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Image source: Flickr user Mark Moz.

Rising home prices and historically low lending rates can mean only one thing: the real estate investor is back in full swing. According to John Burns Real Estate Consulting, the number of single-family homes being rented out has jumped 35% since 2006 to 15.2 million, largely as a result of real estate investors taking advantage of what appear to be ideal buying conditions. 

However, buying real estate and counting on it to fuel your retirement, or provide you substantial monthly income, may not be a wise move. We asked three of our Foolish contributors what they believe are the biggest real estate investing myths prospective real estate investors and homebuyers should be wary of. Here's what they had to say. 

Sean Williams
Arguably the most pervasive myth when it comes to investing in real estate is the belief that buying a home is a great investment. To be clear, buying multiple homes and relying on rental income from those homes can actually be a good investment. However, purchasing your primary home and relying on it to fuel your retirement is rarely ever a good idea.

I know what you're probably thinking: "But home prices always go up, so why is this a bad idea?" Most homeowners likely remember the doubling in home prices between 1997 and 2007, but this was an anomaly. Based on data from Robert Shiller's Irrational Exuberance, between 1890 and 1990 home prices did go up at a rate that outpaced inflation, but only by an average of 0.21% per year. Between 1950 and 1997 home prices rose by an even more depressing 0.08%.

In other words, while a house is likely to deliver nominal monetary gains over time, those gains will more or less match the rate of inflation, giving you no more buying power in 10, 20, or 30 years than you have today. Your house isn't an investment, it's a place to live in. Don't forget that. 

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Image source: Flickr user Mark Moz.

Selena Maranjian
It can be easy to convince yourself that you can get rich by buying and renting out properties. Simple math can certainly seem to suggest that: buy a home with a $1,200 mortgage payment, collect $1,600 in rent, and boom -- profits and growing equity in the property.

Not so fast, though -- there are about a zillion other things to consider. For starters, not all properties will appreciate in value while you own them, so you might end up selling the home for less than you paid for it. That has happened to many, many people. Meanwhile, while you own the home, you might be collecting rent payments, but you'll also be making property tax payments and paying for insurance, maintenance, and repairs. Many homeowners across America enjoy tax breaks on the homes they live in, but those discounts disappear when it comes to investment properties. 

Being a landlord is also trickier than it can seem. You might have been a model tenant in your own renting days, but many renters don't, or can't, make payments on time. It can take a forceful personality to deal with troublesome tenants, and it's not always easy to evict them. Many states have strong laws protecting tenants. You'll also have to deal with calls at inopportune times to fix a leaky roof or replace a refrigerator that stopped working.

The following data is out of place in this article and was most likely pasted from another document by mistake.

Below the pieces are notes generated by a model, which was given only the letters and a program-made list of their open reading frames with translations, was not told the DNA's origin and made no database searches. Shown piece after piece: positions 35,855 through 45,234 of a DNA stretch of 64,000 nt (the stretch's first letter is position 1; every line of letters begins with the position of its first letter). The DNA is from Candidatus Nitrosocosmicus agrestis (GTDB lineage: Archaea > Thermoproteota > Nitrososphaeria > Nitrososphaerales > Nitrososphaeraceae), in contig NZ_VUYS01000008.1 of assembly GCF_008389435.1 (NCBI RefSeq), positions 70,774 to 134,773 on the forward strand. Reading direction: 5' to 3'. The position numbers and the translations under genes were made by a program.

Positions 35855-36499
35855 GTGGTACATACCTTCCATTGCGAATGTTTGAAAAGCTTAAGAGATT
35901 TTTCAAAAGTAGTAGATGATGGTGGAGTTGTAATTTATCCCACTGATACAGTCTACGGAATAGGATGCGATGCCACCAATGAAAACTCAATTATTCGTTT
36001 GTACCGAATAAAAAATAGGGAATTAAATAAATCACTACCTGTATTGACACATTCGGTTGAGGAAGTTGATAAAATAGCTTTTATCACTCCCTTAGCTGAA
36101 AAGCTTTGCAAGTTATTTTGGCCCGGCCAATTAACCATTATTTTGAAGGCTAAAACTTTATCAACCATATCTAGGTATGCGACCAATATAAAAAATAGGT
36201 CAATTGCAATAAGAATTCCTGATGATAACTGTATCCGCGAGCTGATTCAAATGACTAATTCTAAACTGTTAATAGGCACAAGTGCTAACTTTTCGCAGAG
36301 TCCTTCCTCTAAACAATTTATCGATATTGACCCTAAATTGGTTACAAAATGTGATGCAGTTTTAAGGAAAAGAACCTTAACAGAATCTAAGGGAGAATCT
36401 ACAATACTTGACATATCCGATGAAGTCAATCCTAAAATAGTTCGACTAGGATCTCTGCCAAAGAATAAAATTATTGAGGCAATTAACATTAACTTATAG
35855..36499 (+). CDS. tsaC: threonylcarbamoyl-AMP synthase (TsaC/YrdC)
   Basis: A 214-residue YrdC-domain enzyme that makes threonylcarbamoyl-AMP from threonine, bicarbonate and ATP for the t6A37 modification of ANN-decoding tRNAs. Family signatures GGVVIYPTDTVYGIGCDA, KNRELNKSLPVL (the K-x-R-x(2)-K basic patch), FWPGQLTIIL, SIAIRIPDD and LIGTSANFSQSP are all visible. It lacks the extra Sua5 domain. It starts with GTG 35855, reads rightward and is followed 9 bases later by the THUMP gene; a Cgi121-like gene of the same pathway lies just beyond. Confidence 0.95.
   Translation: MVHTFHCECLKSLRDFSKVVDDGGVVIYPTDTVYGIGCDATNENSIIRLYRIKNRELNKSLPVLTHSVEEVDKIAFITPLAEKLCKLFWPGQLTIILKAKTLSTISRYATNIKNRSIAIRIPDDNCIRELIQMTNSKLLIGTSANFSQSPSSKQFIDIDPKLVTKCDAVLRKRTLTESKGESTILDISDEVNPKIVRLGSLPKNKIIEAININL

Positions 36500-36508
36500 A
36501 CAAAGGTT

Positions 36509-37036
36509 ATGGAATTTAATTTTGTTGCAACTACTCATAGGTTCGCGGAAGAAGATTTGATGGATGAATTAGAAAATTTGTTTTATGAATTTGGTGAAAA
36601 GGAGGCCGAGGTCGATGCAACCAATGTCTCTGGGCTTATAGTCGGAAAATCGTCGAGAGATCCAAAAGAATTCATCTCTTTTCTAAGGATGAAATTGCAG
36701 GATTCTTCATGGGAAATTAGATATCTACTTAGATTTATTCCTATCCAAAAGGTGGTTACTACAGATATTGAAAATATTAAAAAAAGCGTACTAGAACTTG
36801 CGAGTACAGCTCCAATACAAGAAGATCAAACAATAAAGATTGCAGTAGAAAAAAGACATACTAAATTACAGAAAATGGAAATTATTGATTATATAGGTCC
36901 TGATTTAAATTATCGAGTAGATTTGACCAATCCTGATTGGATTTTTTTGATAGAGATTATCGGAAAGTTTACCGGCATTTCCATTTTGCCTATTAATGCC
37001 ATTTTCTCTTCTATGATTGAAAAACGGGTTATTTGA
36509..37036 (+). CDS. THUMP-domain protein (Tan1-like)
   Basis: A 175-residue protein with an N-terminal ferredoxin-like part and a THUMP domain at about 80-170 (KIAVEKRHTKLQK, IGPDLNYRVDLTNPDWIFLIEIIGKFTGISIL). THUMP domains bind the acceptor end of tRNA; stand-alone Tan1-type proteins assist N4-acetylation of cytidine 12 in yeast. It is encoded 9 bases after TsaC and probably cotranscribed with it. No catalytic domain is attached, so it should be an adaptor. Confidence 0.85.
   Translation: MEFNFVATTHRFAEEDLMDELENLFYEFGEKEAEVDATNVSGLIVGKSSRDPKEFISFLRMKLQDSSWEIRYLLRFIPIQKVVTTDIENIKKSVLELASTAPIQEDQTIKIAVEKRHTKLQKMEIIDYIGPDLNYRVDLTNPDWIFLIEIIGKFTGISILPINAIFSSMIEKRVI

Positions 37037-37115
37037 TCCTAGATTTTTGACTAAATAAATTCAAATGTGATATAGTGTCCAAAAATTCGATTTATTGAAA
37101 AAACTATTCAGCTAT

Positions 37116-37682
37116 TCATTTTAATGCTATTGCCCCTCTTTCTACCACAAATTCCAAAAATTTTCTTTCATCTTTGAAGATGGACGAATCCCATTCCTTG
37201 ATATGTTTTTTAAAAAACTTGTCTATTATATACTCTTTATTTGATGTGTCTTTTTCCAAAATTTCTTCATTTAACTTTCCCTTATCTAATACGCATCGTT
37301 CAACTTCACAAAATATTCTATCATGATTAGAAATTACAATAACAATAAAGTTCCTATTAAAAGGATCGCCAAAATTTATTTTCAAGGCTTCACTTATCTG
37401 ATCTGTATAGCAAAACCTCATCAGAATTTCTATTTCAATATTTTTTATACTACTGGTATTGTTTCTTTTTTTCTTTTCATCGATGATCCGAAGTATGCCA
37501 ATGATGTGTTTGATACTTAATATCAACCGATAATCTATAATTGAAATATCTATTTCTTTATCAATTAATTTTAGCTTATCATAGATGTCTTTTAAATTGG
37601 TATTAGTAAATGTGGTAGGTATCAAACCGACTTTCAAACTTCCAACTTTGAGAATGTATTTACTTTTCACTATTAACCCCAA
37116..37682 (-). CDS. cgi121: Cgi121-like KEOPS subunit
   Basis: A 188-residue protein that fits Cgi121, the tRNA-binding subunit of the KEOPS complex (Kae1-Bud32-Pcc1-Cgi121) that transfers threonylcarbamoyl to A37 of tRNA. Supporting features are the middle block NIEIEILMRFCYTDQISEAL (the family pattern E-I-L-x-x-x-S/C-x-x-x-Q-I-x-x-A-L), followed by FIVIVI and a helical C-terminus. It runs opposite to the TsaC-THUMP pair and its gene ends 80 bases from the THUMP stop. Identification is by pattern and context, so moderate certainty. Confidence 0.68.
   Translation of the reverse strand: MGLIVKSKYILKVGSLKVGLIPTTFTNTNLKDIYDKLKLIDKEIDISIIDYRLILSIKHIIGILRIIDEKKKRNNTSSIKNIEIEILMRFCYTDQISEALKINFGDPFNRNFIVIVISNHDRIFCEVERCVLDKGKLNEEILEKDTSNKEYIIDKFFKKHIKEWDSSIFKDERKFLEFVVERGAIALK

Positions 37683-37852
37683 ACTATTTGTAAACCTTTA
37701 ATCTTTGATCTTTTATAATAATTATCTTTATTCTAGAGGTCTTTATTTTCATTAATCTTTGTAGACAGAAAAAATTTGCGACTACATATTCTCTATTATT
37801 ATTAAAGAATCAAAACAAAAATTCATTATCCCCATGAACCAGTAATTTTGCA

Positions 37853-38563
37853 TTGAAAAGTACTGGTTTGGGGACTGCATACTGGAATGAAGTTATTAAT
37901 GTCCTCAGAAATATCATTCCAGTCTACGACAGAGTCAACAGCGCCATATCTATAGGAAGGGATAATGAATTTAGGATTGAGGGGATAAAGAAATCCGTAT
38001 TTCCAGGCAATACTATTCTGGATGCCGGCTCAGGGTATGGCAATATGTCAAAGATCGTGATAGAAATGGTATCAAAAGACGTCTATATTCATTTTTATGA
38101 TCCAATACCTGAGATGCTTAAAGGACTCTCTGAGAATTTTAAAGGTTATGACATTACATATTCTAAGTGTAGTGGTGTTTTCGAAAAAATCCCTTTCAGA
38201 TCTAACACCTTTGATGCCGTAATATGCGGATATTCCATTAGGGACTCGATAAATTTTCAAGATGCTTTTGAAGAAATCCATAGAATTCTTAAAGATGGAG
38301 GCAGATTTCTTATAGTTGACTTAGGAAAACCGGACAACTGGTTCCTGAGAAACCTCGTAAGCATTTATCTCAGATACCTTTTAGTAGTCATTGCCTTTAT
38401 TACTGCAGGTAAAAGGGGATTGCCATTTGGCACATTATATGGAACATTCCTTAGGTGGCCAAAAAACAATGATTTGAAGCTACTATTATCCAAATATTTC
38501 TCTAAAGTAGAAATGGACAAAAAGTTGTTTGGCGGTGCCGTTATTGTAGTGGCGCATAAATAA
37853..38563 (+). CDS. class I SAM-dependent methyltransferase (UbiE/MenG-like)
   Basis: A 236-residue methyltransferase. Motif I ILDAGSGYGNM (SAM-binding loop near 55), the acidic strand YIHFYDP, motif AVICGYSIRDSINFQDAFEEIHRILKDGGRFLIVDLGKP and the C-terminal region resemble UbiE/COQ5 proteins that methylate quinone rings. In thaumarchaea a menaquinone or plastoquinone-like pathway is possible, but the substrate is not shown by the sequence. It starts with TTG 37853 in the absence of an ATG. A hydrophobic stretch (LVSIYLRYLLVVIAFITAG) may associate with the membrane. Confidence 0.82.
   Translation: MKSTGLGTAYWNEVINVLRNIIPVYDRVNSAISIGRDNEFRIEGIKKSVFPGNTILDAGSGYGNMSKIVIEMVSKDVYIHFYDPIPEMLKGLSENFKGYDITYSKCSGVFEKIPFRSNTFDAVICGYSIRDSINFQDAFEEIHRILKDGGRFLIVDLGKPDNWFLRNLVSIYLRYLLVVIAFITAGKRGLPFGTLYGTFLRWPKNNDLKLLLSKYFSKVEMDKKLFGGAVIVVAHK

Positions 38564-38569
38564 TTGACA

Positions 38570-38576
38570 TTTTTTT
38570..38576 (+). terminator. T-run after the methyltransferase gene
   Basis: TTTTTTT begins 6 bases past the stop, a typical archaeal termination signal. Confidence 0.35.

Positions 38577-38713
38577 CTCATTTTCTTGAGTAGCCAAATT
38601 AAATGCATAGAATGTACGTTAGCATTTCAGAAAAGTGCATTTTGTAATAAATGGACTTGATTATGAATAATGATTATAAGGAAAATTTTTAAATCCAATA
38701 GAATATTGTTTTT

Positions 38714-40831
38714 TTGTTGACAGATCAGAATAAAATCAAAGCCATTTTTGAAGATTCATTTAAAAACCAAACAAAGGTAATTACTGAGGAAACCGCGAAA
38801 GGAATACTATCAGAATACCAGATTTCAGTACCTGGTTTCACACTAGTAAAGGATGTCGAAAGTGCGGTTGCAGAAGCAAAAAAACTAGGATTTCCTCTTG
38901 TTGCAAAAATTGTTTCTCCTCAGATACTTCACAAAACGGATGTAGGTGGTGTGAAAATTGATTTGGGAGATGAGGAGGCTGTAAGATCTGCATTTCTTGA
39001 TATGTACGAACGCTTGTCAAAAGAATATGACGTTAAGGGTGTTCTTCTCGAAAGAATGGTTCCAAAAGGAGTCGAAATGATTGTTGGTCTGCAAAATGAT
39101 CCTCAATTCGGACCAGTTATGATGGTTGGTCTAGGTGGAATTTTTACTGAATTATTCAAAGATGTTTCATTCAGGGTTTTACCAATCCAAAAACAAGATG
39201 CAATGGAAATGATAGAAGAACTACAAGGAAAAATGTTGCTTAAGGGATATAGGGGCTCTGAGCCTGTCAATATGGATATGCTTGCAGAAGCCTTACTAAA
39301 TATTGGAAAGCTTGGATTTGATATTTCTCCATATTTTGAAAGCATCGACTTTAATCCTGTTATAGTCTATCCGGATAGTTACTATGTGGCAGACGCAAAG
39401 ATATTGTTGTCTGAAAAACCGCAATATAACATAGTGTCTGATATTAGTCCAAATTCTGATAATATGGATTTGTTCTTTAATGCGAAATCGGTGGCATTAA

Even good tenants aren't perfect. They won't necessarily take as good care of your property as you would, and when they leave, you may face unexpected necessary repairs. Even without that, you'll likely need to freshen up the place with new paint, etc. It can take a while to find a new tenant, too. It can be costly if the property is empty for a few months between tenants.

Many people do make money as landlords, but it's not nearly as easy as it might appear.

Images
Image source: Flickr user Mark Moz.

Dan Caplinger
There's a common misconception that the only way to invest in real estate is by directly owning properties. As a result, while many people are comfortable with the idea of buying residential properties like vacation homes or even duplexes or small apartment buildings, the prospect of venturing into the commercial real-estate realm seems out of reach due to the greater complexity involved in working with business tenants to meet their needs.

Yet real-estate investment trusts make the commercial real-estate world a lot easier to navigate. With various types of REITs, you can concentrate on commercial investment in areas like retail space, office buildings, industrial facilities, or even niche areas like hospitals and healthcare facilities or rental storage units. REITs have management teams that will handle all the ins and outs of property ownership, and while they will take a cut of the profits, the REIT structure typically also means that you'll have part-ownership of a wide array of different properties, giving you diversification that's hard to achieve with your own personal real-estate portfolio. For those who are intrigued by the opportunities that are available in the commercial real-estate industry, taking a look at real-estate investment trusts can be the easy way to get access without making it a second profession.

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